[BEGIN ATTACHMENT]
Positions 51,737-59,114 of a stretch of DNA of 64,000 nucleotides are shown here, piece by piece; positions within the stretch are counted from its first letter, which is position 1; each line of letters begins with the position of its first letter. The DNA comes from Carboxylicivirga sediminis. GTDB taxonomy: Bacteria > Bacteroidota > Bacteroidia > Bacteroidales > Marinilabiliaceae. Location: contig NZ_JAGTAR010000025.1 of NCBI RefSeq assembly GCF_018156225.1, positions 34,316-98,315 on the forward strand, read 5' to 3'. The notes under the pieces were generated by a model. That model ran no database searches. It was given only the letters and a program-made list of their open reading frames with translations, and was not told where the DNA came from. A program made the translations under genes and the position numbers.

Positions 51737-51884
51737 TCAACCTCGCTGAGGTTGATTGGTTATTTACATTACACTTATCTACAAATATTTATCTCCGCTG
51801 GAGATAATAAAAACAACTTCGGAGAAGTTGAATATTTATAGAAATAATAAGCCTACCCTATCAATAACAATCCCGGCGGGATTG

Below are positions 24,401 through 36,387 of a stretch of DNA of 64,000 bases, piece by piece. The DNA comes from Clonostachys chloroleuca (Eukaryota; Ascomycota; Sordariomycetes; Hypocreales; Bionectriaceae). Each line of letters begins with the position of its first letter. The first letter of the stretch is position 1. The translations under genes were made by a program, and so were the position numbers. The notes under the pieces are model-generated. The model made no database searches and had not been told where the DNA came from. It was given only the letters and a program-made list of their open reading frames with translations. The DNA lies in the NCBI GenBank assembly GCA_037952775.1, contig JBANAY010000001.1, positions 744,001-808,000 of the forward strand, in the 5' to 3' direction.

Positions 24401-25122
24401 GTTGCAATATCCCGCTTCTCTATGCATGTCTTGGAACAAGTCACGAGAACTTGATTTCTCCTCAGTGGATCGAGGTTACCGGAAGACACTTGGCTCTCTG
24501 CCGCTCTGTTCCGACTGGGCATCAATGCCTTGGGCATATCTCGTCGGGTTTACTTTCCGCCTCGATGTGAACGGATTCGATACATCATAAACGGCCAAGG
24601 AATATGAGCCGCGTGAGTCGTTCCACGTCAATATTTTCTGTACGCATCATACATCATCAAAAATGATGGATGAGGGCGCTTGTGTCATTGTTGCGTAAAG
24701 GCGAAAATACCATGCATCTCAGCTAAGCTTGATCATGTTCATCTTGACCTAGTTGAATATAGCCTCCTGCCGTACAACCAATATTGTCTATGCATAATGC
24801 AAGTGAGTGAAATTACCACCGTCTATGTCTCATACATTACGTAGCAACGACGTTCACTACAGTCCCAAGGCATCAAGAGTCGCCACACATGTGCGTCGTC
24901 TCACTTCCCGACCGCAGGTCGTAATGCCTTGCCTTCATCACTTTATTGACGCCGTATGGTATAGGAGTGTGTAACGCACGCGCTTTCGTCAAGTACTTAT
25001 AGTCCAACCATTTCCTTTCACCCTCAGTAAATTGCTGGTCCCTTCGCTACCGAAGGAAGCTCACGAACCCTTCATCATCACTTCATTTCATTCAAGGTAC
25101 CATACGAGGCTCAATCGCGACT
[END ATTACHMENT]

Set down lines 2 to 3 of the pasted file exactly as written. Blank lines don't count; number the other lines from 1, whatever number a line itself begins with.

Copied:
Positions 51737-51884
51737 TCAACCTCGCTGAGGTTGATTGGTTATTTACATTACACTTATCTACAAATATTTATCTCCGCTG